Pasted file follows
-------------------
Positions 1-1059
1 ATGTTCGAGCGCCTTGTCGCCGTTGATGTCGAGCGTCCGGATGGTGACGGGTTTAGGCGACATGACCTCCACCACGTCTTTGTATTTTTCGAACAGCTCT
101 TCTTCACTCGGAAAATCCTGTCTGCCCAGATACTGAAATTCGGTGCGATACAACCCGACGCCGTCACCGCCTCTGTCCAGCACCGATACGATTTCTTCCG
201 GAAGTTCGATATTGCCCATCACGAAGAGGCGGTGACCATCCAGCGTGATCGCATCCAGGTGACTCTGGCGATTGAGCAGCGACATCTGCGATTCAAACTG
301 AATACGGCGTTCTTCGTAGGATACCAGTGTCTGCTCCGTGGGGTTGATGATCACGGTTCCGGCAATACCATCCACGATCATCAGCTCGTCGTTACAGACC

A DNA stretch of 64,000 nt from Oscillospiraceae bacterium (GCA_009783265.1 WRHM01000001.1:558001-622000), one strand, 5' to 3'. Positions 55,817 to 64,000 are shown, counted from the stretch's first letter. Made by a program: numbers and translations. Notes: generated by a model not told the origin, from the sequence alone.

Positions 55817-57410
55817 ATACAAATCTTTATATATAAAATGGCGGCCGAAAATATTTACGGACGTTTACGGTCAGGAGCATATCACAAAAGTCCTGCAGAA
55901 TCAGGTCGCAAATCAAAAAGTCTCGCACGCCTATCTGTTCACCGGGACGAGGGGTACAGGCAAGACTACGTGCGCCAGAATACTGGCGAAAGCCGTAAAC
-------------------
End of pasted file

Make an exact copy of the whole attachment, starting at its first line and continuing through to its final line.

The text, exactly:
Positions 1-1059
1 ATGTTCGAGCGCCTTGTCGCCGTTGATGTCGAGCGTCCGGATGGTGACGGGTTTAGGCGACATGACCTCCACCACGTCTTTGTATTTTTCGAACAGCTCT
101 TCTTCACTCGGAAAATCCTGTCTGCCCAGATACTGAAATTCGGTGCGATACAACCCGACGCCGTCACCGCCTCTGTCCAGCACCGATACGATTTCTTCCG
201 GAAGTTCGATATTGCCCATCACGAAGAGGCGGTGACCATCCAGCGTGATCGCATCCAGGTGACTCTGGCGATTGAGCAGCGACATCTGCGATTCAAACTG
301 AATACGGCGTTCTTCGTAGGATACCAGTGTCTGCTCCGTGGGGTTGATGATCACGGTTCCGGCAATACCATCCACGATCATCAGCTCGTCGTTACAGACC

A DNA stretch of 64,000 nt from Oscillospiraceae bacterium (GCA_009783265.1 WRHM01000001.1:558001-622000), one strand, 5' to 3'. Positions 55,817 to 64,000 are shown, counted from the stretch's first letter. Made by a program: numbers and translations. Notes: generated by a model not told the origin, from the sequence alone.

Positions 55817-57410
55817 ATACAAATCTTTATATATAAAATGGCGGCCGAAAATATTTACGGACGTTTACGGTCAGGAGCATATCACAAAAGTCCTGCAGAA
55901 TCAGGTCGCAAATCAAAAAGTCTCGCACGCCTATCTGTTCACCGGGACGAGGGGTACAGGCAAGACTACGTGCGCCAGAATACTGGCGAAAGCCGTAAAC